Hear that? More muscle contractions! We're getting moved back into the reticulum before we... uh oh...
Mastication and A-Ruminantion of a Cud-Chewing Cow
Phew!! For a second there I thought I'd become a protists next dinner...
What did you say? I'm too big for that? Yeah well, when we're [imagining] ourselves as being no bigger than the biggest bacteria in the rumen, there's certain risks that are carried with being your Bovine Gastrointestinal Tract Adventure interpreter!
I know, I'm being silly. But, seriously...!
A cow's rumen and reticulum (hence "reticulorumen") is always contracting and mixing different sizes of particles and liquid together. When it comes time to ruminate, though, a lot of the heavier feed particles in the rumen are moved into the reticulum before they are regurgitated back up into the cow's mouth to be rechewed.
The whole purpose of rumination via mastication--or rather remastication (mastication is just fancy scientific word for chewing)--is to break down feed particles into tinier bits that the rumen microbial community can more easily access. That's basically it.
A cow will spend anywhere from 30 seconds to over 2 hours per rumination period to chew cud. One rumination bout lasts from 30 seconds to over a minute, with a new bolus (basically a slimy, salivary/ruminal-fluid-soaked mouthful of feed) being regurgitated, rechewed, then reswallowed, and repeated again. Our forage-fed, grazing cow would spend upwards of a total of 8 to 9 hours per day chewing her cud, with a range of 10 to 20 rumination periods to go through every day (or rather, in a 24-hour period). Most rumination actually occurs during the night, although cows will rest and chew their cud at certain times during the day, usually when they're feeling the need for a bit of a rest. Still, that's a lot of regurgitating and chewing.--to us at least; to a cow though, it's something that's completely normal.
One interesting thing about rumination is that certain feeds can actually inhibit cud-chewing, or rather significantly reduce it's daily duration and timeliness. Cattle on a high-concentrate finisher diet only chew cud for around 1 to 3 hours per day; basically researchers have found that the smaller the feed particles, no matter if it's silage or grain, the less time cattle spend ruminating, even though the innate desire to do so is still quite strong.
As a matter of fact, scientists have found that highly fermentable feeds (starchy feeds like cracked corn, chopped barley, or rolled oats) can cause the rumen to stop regular contractions; even eating highly-digestible forages that cause the animal to bloat (such as clover and alfalfa) can stop normal reticular-rumen contractions, just as chemical receptors lining the rumen can when they sense that there are much higher concentrations of VFA and urea present, and if osmotic pressure is abnormally high. It's not good for the cow when the rumen stops its contractions. "Ruminoreticular stasis" is not a malady, but rather a symptom of something more serious for a cow, such as acidosis, or bloat; both which a cow can die from if not treated right away.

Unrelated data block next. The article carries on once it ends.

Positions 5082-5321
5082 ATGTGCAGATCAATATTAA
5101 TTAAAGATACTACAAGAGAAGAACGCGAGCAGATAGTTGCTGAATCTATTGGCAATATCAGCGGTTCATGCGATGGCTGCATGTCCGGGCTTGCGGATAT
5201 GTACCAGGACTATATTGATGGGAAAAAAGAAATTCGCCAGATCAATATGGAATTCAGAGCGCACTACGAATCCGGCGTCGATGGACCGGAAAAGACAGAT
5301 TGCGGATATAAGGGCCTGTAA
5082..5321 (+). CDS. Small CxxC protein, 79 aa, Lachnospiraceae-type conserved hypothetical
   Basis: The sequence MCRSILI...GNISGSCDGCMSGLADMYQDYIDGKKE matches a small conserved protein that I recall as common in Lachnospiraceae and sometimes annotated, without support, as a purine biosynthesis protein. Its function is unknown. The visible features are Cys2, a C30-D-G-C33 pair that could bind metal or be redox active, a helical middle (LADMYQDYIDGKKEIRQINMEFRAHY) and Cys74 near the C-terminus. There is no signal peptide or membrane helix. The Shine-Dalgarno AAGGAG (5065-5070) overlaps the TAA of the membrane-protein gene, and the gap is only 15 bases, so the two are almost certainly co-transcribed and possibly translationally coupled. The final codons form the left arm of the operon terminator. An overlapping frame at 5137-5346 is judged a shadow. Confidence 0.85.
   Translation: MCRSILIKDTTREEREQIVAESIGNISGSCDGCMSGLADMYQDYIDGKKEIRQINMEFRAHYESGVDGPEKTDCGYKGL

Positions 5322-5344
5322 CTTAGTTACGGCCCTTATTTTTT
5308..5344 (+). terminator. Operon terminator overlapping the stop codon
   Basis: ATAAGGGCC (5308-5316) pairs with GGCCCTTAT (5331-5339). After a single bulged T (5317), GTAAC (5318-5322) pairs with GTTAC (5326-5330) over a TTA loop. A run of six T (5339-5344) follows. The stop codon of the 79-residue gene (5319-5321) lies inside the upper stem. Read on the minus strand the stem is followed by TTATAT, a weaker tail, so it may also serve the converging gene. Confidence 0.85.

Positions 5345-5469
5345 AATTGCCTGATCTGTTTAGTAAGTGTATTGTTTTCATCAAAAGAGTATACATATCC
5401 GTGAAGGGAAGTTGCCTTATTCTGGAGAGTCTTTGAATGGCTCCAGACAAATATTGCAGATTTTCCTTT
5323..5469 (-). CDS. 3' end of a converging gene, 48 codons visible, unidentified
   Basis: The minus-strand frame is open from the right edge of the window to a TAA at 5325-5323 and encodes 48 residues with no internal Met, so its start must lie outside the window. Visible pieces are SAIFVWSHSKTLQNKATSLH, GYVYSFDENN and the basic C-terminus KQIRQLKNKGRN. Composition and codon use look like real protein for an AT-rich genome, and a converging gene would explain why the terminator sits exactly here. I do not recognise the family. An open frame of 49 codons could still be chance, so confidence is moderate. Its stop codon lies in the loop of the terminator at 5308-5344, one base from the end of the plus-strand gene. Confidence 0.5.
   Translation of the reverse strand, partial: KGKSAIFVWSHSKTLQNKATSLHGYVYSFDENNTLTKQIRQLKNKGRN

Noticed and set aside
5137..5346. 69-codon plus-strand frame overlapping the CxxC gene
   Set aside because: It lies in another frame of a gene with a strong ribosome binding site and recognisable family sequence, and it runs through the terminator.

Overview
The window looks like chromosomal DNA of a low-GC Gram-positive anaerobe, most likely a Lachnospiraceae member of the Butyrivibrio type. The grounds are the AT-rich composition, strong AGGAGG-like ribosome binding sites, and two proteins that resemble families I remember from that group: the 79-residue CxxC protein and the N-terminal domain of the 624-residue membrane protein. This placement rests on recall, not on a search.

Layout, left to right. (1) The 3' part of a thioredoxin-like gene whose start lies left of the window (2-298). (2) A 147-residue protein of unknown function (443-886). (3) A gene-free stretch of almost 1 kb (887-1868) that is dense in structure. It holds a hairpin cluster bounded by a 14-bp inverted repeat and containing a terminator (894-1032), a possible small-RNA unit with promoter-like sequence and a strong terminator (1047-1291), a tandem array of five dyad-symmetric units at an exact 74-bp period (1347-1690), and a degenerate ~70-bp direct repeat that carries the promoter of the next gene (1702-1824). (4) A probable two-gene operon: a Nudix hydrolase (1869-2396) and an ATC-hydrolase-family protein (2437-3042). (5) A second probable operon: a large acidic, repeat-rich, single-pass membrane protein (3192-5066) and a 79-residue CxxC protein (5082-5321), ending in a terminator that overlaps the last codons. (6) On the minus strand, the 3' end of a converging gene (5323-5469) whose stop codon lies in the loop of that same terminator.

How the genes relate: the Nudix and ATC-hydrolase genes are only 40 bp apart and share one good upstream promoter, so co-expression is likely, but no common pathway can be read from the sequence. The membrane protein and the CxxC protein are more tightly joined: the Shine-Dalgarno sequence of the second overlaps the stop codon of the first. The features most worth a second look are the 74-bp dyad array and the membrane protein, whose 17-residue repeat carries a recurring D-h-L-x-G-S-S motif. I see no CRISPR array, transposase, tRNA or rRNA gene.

This is one of the reasons why feeding cows solely grain without any extra "long-stemmed fibre" or roughage (such as hay, or even straw) is bad for them. Cows--all ruminants--need roughage to stimulate normal rumen motility, stimulate more saliva production, to feed their rumen microbial community, and keep rumen pH at a normal range. You literally can kill a cow if you feed her only grain.
While we're already on our way back to the rumen since our cow has rechewed and reswallowed that bolus we got trapped in, let's continue the discussion about rumen pH and its relation to acidosis.
Acidosis: The Necessary Evil of Grain-Finisher Diets
Boy, that little sub-title might trigger some people...
Acidosis is a digestive disorder that is characterized by an acidic rumen. It's a common malady for feedlot cattle on finisher diets, though it also raises its ugly head with dairy cows in confinement fed total mixed rations (TMR) containing a higher amount of concentrate feed (such as grain) compared with other long-stemmed feeds like silage and hay.
There are two types of acidosis: subacute or subclinical, and acute (clinical or lactic). The fact whether an animal has subacute or acute acidosis has been determined that it depends on how far down the pH scale the rumen fluid is deemed at. To compare, the normal pH range for rumen contents should be around 5.8 and 6.8, or near-neutral to slightly acidic. For subacute acidosis to occur, rumen pH has to drop below 5.8 down to about 5.5. With acute acidosis, though, pH often drops below 5.2 or 5.0.
Subacute acidosis is usually less of a worry because the rumen "automatically" neutralizes its pH back to normal a few hours after the cow has eaten. With acute acidosis, however, once the pH gets very low, it stays low.
Diets high in concentrates, such as finisher diets where grain makes up at least 90% of the total daily ration, puts animals at great risk of getting acidosis. Cattle who are not gradually transitioned from a forage-based diet to a high-concentrate diet are subjugated to even greater risk of going acidotic. Some very careful feedlot feeding management needs to be done to prevent the risk of cattle going down with acidosis, including (again, from Nutrient Requirements of Beef Cattle, 8th ed.):
...avoiding abrupt changes of diet formulation, maintaining consistent timing of feed delivery, delivering feed at multiple times per day, including ionophore antibiotics in the diet, processing grain consistently and avoiding fine particles, and increasing the dietary proportion of forage help decrease ruminal acidosis in feedlot cattle.